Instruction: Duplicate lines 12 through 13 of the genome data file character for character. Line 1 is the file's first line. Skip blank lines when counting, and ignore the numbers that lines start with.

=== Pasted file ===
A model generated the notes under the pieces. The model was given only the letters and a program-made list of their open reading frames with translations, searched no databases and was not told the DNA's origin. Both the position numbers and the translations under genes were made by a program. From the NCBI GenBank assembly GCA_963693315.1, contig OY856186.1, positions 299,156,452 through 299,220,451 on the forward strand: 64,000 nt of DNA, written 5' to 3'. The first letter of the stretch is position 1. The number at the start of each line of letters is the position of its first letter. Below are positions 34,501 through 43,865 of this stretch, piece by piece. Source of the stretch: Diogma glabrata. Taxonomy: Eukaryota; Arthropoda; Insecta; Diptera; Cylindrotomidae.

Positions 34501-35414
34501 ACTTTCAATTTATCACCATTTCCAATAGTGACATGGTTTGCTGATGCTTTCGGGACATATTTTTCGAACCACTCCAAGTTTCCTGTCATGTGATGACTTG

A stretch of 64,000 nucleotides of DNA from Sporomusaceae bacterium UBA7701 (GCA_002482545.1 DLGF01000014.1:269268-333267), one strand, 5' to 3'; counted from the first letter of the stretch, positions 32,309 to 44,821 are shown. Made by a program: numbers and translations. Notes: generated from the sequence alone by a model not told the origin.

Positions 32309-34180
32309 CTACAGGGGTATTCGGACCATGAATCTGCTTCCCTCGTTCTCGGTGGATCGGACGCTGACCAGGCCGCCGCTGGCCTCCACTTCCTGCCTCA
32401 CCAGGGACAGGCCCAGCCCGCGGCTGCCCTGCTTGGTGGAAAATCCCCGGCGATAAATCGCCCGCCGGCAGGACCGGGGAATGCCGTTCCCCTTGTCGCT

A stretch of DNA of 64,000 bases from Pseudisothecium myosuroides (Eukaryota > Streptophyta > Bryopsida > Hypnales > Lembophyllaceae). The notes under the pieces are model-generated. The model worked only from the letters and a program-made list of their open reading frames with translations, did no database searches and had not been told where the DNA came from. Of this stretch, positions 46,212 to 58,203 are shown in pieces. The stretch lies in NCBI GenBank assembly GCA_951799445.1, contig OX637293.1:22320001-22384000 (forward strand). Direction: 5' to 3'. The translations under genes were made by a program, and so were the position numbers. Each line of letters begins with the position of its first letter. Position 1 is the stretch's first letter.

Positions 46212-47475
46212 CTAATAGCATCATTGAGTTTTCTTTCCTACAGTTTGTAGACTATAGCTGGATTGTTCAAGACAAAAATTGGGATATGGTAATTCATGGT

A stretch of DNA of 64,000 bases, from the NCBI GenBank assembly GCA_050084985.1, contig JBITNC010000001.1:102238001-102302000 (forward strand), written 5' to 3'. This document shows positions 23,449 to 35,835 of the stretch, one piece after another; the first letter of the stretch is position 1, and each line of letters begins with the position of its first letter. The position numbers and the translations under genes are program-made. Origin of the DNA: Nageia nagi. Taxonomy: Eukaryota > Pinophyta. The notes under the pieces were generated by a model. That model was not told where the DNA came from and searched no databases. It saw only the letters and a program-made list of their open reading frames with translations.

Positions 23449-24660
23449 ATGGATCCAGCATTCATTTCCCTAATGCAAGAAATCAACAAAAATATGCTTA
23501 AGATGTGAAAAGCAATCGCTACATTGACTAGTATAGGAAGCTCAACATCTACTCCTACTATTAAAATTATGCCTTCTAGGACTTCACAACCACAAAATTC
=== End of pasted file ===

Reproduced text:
Positions 23449-24660
23449 ATGGATCCAGCATTCATTTCCCTAATGCAAGAAATCAACAAAAATATGCTTA